Brooklyn College’s liberal politics are keeping grants and progress from faculty and students, one frustrated CUNY professor told the Observer.
“There have been these ongoing quarrels, and they often take the form of the political doctrine that you have to adhere to,” business professor Mitchell Langbert said.
His complaints follow two other items of CUNY controversy this month—on June 3, professor Jacques Hyzagi penned his frustrations with Queensborough Community College in the Observer, and it was later revealed that CUNY chancellor James Milliken is privy to a rent-free, swanky UES apartment.
A 16-year veteran professor at the CUNY subsidiary, Mr. Langbert claims he was denied the opportunity to propose a multimillion-dollar grant to the Charles G. Koch Foundation because of the organization’s Republican roots. Mr. Langbert had been working with the Koch foundation on the proposal since mid-2013.
The grant would have helped to establishing a financial center at the CUNY college, Mr. Langbert alleged, but the potential project was cut short when the school took the billionaire Koch brothers’ conservative politics into play. School of Business Dean William Hopkins told Mr. Langbert to “cut bait” on the proposal.
Mr. Hopkins, who Mr. Langbert said went months without responding to his repeated requests to meet about the proposal, wrote in an email obtained by the Observer that he needed “to focus [his] attention on the task [he] was hired to do; get the School of Business accredited.”
But Mr. Langbert sees this grant as a way to achieve that AACSB accreditation, which highlights quality faculty.
“You’re supposedly leading a school of business. To say the only function [of your job] is to get AACSB accreditation is breach of duty,” Mr. Langbert said.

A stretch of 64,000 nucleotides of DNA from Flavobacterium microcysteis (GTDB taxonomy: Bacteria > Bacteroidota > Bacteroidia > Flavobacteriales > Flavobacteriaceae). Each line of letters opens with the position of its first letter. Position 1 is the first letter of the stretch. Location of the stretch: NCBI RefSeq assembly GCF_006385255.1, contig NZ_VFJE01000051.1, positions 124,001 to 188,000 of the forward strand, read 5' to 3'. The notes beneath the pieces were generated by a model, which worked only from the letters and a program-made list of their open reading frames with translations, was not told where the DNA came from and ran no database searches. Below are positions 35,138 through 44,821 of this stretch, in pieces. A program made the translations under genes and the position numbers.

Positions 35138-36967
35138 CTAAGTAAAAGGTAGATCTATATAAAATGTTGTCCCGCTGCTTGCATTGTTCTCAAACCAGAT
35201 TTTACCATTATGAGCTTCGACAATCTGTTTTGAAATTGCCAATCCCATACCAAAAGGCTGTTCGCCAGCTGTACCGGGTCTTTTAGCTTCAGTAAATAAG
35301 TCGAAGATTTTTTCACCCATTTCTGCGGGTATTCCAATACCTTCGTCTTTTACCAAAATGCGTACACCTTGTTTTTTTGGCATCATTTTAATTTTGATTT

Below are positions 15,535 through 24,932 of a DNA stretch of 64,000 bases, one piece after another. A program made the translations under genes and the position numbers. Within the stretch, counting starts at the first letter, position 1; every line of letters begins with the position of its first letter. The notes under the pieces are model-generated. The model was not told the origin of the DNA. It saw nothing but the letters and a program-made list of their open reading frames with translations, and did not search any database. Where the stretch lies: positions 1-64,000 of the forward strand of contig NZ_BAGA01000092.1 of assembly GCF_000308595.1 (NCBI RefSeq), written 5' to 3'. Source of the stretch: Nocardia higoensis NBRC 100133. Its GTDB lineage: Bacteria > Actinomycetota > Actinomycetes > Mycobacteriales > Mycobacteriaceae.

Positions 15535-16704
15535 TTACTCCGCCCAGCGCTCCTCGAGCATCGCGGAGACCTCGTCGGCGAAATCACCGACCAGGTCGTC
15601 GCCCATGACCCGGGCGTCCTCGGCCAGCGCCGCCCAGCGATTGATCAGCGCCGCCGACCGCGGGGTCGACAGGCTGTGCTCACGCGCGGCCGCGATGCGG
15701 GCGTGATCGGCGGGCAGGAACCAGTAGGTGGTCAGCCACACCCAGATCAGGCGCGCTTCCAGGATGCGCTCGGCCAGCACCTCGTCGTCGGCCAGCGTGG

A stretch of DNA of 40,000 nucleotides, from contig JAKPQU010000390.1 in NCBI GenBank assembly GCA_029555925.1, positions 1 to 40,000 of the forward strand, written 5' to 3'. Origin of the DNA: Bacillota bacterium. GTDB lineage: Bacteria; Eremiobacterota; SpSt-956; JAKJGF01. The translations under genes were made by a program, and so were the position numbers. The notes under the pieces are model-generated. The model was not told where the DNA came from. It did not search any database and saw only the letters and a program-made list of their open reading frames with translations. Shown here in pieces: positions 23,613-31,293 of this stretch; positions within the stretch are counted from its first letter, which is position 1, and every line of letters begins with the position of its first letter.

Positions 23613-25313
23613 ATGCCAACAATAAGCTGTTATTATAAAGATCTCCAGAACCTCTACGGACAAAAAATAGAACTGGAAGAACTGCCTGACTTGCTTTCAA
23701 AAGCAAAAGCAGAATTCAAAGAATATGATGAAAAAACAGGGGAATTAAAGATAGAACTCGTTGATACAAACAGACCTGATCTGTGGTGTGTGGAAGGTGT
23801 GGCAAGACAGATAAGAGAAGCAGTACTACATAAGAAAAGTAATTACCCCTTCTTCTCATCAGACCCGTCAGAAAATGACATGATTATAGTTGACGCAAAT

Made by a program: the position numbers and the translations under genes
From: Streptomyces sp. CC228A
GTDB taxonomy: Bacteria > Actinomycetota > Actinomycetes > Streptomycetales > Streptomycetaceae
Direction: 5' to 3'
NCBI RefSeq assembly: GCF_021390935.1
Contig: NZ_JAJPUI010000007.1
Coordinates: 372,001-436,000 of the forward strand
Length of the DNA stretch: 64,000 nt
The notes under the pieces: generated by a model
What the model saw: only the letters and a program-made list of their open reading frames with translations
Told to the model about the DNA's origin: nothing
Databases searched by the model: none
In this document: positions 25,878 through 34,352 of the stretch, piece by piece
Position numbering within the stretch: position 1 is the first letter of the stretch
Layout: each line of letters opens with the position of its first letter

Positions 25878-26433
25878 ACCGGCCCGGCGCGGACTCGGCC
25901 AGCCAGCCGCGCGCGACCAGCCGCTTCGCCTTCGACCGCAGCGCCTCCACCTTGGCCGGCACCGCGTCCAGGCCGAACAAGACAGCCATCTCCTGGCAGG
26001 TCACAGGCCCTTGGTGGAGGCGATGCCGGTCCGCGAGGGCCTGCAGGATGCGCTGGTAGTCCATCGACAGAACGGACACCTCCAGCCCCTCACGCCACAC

Mr. Langbert attempted to convince Mr. Hopkins and the school of the potential benefits of the grant, which could have reached $10 million, but feels he was blown off. Upon sending the dean information on United Negro College Fund’s acceptance of a large Koch brothers grant, Mr. Langbert was met with resistance and was sent an attachment citing the deal’s fallout.
“Given the shocking suppression—the almost total absence—of anyone who does not agree with far-left ideology at Brooklyn College, saying that there might be controversy because there’s a Koch grant is like saying that you will not tolerate any conservative viewpoint to be expressed here,” Mr. Langbert responded.
A spokesperson from the school told the Observer that they have not received or requested grant money for the business school from the Koch foundation.
Mr. Langbert says that this isn’t the only time he or his few conservative colleagues have felt the pressure. After a proposal to change the hiring policy at Brooklyn College, Mr. Langbert said the university “wrote a vicious letter about me.” In another instance, one history professor was allegedly denied a promotion because of “a disagreement in ideology,” he said.
“It’s an Alice in Wonderland type of logic,” Mr. Langbert concluded. “My voice should not be silenced at the college.”